Banking in Ecuador just got more difficult for U.S. expats as FATCA regulations kick in with local banks; banks say ‘don’t blame us’

Nov 21, 2014

Ecuador banks are scrambling to establish rules for U.S. citizen account holders to comply with new IRS reporting requirements. The new rules will affect existing accounts as well as new accounts belonging to U.S. citizens.

According to spokespersons at Banco Pinchincha and Banco Internacional, the rules are the result of the U.S. Foreign Account Tax Compliance Act, or FATCA, and will only apply to U.S. citizens. “We want our U.S. clients to understand these requirements are not our choice,” said an employee at Banco Internacional, who asked not to be named. “The U.S. government is requiring us to do this and, because we use the U.S. dollar, Ecuador’s Central Banks is asking us to comply. The new rules do not apply to Canadians or citizens of other countries.”

He added: “What’s happening with U.S. account holders in Ecuador is happening all over the world. This is just as hard for the banks as it is for our clients.”
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The U.S. IRS has given the world’s banks with U.S. clients until the end of the year to establish reporting procedures.

Passed by the U.S. Congress in 2010, FATCA requires U.S. citizens to report all bank accounts held outside of the U.S. The law also requires cooperating foreign banks to provide information about U.S. clients to the U.S. IRS. The intent of the law, according to its sponsors, is to make it more difficult for U.S. taxpayers to conceal assets held in foreign accounts. FATCA was part of a larger bill known commonly as the HIRE Act.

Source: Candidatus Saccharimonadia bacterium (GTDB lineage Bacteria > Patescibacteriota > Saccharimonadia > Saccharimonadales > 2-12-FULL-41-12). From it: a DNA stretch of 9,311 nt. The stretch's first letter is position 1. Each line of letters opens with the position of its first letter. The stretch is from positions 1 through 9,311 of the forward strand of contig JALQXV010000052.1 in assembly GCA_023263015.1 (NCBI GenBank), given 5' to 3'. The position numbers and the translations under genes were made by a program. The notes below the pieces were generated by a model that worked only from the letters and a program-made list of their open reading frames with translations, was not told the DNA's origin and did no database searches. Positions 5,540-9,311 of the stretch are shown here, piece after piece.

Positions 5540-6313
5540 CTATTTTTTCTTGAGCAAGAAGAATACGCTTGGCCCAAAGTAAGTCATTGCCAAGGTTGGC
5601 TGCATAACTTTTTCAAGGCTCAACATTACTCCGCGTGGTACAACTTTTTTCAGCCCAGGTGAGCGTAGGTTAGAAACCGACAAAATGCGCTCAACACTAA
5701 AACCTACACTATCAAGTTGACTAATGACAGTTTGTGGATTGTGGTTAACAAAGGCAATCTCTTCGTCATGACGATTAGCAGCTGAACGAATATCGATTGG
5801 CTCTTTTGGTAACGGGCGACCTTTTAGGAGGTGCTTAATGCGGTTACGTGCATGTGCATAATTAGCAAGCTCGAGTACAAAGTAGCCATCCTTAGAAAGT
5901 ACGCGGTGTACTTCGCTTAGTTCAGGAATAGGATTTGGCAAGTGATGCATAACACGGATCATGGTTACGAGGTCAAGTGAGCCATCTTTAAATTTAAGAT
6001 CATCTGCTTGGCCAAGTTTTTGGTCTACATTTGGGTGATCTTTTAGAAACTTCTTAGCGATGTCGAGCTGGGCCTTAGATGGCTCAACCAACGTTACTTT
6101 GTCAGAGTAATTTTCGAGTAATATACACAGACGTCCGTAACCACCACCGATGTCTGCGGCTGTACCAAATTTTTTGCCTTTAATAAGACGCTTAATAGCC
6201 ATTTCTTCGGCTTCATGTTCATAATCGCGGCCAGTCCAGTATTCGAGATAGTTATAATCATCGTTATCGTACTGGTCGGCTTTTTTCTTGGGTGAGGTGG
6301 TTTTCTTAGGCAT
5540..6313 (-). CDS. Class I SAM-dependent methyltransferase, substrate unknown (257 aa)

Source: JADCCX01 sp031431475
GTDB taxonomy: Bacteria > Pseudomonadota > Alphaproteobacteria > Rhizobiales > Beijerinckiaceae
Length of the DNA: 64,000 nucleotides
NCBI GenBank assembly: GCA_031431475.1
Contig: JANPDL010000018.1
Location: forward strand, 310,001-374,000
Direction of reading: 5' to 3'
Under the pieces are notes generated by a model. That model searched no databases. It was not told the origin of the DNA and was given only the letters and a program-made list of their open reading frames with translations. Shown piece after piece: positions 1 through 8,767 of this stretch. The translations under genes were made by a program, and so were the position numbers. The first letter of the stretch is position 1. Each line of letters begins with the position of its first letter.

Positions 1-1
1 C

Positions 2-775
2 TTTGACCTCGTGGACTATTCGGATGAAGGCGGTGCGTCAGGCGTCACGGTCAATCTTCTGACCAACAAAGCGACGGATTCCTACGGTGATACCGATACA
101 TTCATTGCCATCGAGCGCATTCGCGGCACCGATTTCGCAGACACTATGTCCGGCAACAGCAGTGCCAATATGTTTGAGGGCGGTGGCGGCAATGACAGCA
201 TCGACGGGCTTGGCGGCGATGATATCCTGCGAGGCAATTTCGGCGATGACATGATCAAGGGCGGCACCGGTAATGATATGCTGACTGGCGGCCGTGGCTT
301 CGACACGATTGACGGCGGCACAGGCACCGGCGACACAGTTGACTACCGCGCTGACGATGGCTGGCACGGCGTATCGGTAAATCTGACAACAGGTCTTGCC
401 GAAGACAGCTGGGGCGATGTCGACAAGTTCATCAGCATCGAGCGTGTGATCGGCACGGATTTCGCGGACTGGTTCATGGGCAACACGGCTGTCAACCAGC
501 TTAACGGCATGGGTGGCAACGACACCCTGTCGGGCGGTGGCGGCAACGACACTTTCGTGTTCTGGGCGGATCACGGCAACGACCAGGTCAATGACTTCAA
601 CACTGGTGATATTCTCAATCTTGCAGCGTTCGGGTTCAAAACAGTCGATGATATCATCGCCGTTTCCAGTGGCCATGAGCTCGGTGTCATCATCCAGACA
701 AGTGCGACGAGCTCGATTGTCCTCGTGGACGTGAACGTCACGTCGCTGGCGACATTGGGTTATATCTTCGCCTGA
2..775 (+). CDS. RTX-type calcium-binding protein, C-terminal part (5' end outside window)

All the major banks in Ecuador have agreed to provide informaton to the IRS.

An account representative at Banco Pichincha said that each bank will establish its own rules for collecting the information to provide the IRS. Some banks will require income tax returns from U.S. clients, he said, while others may ask for an empadromamiento document, verifying the account holder’s immigration status, from Ecuador’s Ministerio de Relaciones Exterior.

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He added that banks may be forced to close existing accounts of U.S. citizens if required documents are not submitted.

Several U.S. expats say they have already received emails from local banks asking for additional account information. One of those, Randy Creamer, said he was not surprised. “We’ve all been expecting this. It’s just another example of the long arm of the U.S. reaching out to grab us by the throat,” he said. “I don’t blame the banks. They had to obey.”

Another banking change due to FATCA pressure is that those opening savings accounts, as well as checking accounts, will be required to hold Ecuadorian residency status. In the past, it was possible for non-residents to open savings accounts.

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